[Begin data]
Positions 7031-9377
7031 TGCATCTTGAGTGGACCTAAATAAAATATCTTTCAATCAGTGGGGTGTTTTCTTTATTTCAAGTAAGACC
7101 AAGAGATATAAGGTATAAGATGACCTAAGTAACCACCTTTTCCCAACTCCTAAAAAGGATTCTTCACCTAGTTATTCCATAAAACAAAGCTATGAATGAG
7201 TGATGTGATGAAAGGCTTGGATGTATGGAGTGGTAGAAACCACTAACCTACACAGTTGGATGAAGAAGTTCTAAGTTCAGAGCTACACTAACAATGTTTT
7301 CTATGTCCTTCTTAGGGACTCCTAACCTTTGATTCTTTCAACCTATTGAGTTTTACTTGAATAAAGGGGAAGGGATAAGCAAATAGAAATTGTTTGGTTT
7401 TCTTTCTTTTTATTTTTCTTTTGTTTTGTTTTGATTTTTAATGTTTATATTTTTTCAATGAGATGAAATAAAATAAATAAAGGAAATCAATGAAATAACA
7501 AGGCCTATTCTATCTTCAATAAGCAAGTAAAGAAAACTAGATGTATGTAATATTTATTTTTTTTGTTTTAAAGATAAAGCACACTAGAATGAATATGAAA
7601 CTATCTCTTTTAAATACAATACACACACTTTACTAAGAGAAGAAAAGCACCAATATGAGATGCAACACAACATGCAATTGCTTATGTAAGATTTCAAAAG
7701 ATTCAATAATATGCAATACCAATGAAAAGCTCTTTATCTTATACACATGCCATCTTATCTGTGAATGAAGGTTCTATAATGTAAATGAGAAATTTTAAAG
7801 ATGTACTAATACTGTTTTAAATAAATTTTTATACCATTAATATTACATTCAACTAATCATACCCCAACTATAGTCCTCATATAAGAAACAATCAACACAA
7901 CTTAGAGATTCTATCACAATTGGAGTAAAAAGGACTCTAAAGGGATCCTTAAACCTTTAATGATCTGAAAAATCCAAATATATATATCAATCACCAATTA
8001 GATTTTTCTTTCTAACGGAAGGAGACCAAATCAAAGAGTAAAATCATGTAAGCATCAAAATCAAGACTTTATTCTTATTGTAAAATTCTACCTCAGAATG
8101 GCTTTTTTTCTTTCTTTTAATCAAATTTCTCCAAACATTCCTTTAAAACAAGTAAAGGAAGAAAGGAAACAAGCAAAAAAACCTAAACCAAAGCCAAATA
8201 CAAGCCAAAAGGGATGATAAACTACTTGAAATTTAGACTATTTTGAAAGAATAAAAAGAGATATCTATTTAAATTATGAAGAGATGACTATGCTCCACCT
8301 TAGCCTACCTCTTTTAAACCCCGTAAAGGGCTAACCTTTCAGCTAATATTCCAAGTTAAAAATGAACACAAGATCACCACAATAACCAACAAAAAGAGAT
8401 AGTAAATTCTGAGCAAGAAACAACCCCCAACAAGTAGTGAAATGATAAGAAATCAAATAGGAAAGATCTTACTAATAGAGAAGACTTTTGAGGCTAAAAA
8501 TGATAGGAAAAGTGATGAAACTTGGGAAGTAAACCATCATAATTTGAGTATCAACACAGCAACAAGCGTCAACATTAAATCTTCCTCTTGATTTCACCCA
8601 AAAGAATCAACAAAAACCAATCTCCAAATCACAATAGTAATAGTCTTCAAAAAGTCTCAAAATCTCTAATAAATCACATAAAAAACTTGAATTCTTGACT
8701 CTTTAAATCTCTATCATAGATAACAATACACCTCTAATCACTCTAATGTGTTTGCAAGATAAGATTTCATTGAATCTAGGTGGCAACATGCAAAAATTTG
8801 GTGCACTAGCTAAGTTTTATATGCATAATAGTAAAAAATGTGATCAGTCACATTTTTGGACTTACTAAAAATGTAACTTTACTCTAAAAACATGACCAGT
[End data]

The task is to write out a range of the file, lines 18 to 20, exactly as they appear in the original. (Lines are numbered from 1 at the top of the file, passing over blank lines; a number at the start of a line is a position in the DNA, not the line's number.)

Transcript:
8601 AAAGAATCAACAAAAACCAATCTCCAAATCACAATAGTAATAGTCTTCAAAAAGTCTCAAAATCTCTAATAAATCACATAAAAAACTTGAATTCTTGACT
8701 CTTTAAATCTCTATCATAGATAACAATACACCTCTAATCACTCTAATGTGTTTGCAAGATAAGATTTCATTGAATCTAGGTGGCAACATGCAAAAATTTG
8801 GTGCACTAGCTAAGTTTTATATGCATAATAGTAAAAAATGTGATCAGTCACATTTTTGGACTTACTAAAAATGTAACTTTACTCTAAAAACATGACCAGT